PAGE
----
Note: The views expressed on this blog are my own, and do not necessarily represent the views of my employer, its management, shareholders or employees.
Speaking candidly, I love a good marketing train wreck.
This includes my own crashes and blunders, as, in my career, I’ve paid more than my fair share of “tuition” for miscalculations with six to seven figure price tags.
For those in the digital marketing world, every action has a measurable reaction: from billions of impressions to individual clicks a consumer makes (or doesn’t make). For some, marketing online is more science than art. The vigorous testing, scoring, progress reports and report cards can be brutal to a marketer’s creative side. And, trust me, creative and media train wrecks are frequent – if you look at the numbers alone.
Measurement aside, for me, there’s something delicious and altogether captivating about awkward moments between marketers and consumers. On either side of the coin, it’s difficult to quantify that feeling of betrayal of trust, disappointment or “what the hell were they thinking” moment after experiencing an “off” ad or campaign.
While I think it’s important to examine a brand’s intention and objective when examining the wreckage of a botched campaign, online consumers have little incentive to care about such things beyond a simple comment or “Like” on a Facebook newsfeed about the event.
“Mountain Dew Just Lost the Internet”
In many cases, digital subcultures can take advantage of a brand’s digicultural naivete. Take Villa Fresh Italian Kitchen & Mountain Dew’s recent contest/name-game mishap: “Dub the Dew,” which fell victim to 4chan’s mischievous antics. Read the Time article >
Regardless of the level of appropriateness or decency, are we really shocked that names like “Hitler did nothing wrong,” “Moist Nugget,” “Fapple” or “Diabeetus” made the top of the socially/consumer generated list? The underbelly of the Web feeds off these types of situations, and was largely laughing at Villa Fresh Italian Kitchen & Mountain Dew. It was a pure demonstration of consumer dominance over brands in the online space. And, to me, it was amazing to behold.
In a statement, Mountain Dew has apologized to fans offended by the debacle, and quickly distanced itself from the campaign as executed.
“Dub the Dew,” a local market promotional campaign that was created by one of our customers—not Mountain Dew—was compromised. We are working diligently with our customer’s team to remove all offensive content that was posted and putting measures in place to ensure this doesn’t happen again. Mountain Dew has a legacy of engaging its most loyal fans to tap innovative ideas for the brand through really successful programs like “DEWMocracy” and “Your Malt Dew” and so we sincerely apologize to all of our fans who may have been offended by this customer’s program.”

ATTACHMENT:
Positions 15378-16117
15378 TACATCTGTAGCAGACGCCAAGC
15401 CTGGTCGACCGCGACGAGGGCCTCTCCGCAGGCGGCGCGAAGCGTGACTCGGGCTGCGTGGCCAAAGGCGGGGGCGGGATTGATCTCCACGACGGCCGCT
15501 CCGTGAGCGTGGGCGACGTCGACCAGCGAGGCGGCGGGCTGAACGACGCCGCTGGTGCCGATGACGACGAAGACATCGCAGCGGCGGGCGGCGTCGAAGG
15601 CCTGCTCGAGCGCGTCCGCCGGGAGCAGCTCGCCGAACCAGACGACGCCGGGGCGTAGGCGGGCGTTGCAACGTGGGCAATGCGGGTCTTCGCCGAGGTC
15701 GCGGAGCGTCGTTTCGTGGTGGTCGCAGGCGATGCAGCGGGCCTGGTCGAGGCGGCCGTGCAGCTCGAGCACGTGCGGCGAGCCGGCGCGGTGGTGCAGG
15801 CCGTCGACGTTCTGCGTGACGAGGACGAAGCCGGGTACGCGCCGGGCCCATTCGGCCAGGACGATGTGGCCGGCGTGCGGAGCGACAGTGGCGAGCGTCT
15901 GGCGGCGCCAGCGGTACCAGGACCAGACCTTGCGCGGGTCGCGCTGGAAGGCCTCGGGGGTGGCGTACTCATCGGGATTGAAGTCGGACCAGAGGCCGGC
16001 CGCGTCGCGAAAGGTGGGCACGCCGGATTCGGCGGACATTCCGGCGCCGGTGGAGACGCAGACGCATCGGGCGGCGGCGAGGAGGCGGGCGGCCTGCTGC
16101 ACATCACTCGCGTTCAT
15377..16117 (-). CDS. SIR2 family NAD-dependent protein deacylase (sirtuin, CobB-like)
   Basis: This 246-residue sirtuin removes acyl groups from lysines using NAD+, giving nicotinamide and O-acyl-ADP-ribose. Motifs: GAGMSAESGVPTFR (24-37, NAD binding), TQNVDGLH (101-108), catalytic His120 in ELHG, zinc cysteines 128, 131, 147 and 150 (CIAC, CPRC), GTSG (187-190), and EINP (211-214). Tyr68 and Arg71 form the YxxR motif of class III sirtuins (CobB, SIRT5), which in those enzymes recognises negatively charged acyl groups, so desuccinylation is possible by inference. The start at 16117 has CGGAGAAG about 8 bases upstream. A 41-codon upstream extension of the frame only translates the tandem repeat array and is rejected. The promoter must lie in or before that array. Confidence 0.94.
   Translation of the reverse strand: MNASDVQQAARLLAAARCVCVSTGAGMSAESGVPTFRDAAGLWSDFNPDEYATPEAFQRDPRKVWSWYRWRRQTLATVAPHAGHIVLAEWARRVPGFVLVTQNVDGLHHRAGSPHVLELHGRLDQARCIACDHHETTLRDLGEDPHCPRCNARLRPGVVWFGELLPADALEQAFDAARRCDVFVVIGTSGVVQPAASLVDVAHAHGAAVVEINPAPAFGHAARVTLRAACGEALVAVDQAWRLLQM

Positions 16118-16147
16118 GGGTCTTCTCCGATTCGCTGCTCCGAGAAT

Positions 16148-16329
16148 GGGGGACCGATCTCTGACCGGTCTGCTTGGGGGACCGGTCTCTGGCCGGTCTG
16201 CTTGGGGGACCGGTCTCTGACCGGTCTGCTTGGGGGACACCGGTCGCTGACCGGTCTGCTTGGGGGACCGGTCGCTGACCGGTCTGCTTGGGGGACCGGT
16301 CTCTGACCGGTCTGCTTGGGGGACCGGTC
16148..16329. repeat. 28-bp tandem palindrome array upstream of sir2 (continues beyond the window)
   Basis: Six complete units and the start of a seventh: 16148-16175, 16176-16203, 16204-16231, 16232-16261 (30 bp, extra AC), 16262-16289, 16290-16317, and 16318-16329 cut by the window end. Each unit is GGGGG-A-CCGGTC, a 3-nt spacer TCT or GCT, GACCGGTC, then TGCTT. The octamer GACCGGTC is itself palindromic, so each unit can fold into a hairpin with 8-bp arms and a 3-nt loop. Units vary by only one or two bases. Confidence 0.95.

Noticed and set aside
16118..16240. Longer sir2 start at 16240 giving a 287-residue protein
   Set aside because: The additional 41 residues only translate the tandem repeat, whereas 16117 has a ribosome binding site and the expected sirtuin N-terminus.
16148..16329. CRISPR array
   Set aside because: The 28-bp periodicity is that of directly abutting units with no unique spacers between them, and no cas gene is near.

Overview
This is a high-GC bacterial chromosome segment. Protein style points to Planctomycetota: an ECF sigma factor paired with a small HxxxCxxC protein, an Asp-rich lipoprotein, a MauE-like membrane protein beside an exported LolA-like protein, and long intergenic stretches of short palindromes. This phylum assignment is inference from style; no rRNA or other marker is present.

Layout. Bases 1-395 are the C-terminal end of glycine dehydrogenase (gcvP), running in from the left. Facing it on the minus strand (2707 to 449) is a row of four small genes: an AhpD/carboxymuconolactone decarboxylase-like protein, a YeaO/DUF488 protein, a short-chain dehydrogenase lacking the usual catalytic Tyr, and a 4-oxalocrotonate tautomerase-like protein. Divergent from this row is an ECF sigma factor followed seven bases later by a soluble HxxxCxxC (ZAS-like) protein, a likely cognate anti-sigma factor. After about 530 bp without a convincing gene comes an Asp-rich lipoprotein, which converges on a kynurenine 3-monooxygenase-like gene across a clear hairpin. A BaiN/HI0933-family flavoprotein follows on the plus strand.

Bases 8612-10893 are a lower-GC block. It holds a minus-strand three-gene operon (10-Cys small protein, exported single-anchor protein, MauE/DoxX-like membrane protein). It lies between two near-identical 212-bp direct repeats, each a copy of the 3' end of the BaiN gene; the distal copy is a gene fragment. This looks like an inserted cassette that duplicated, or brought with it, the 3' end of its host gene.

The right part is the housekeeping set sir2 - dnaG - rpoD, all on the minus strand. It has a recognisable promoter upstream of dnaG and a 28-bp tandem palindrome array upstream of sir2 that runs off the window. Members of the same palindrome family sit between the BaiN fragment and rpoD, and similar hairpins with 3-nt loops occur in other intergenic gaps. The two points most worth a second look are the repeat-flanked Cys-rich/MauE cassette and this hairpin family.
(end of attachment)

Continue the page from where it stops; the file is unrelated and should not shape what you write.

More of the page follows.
Regardless, both the pizza company and Mountain Dew didn’t appear to anticipate or appreciate the reality of a digital truth: People do and say things online they would never do or say in the “real” world.
Sex & Spaghetti Sauce
Which, indeed, brings us to RL (real life, for the less nerdy). Ragu recently launched a commercial that made it’s way to my Facebook feed, accompanied by a “I can’t believe this is actually a commercial” comment or two, followed by several “WTF?!” responses.
This deliciously awkward moment brought to you by Ragu, proud sponsor of The Bedroom Olympics:
I don’t know about you, but I’ve suddenly got a hankerin’ for some pasta. And, perhaps some therapy to discuss my childhood.
This isn’t a Janet Jackson/Justin Timberlake Halftime Special. This is Ragu directly associating mommy and daddy’s WWE Monday Night Raw wrasslin’ with their product. Exactly what a consumer wants to think about when enjoying pasta (note to mom: heavy sarcasm).
Honestly, I find the ad rather amazing and hilarious, in that wildly awkward-train-wreck kind of way. I applaud Ragu’s bravery and “Brand Building from Left Field” attempt, though I can’t help but notice the “what the hell” reaction many consumers are voicing across the social web.
My opinion? Leaving a consumer with an awkward feeling has a time and place, albeit infrequent and targeted. I think charities and non-profits often use this method (along with guilt) to their advantage, to move people beyond complacency toward action.
Regardless of where one falls with Ragu’s sexy spaghetti ad, it will certainly ignite the online landscape with thousands of comments, arguments and conversations. Millions of YouTube views aside, I know what many of us will be thinking about when we sit with family over a large plate of gluten-free pasta: Why didn’t Prego think of this?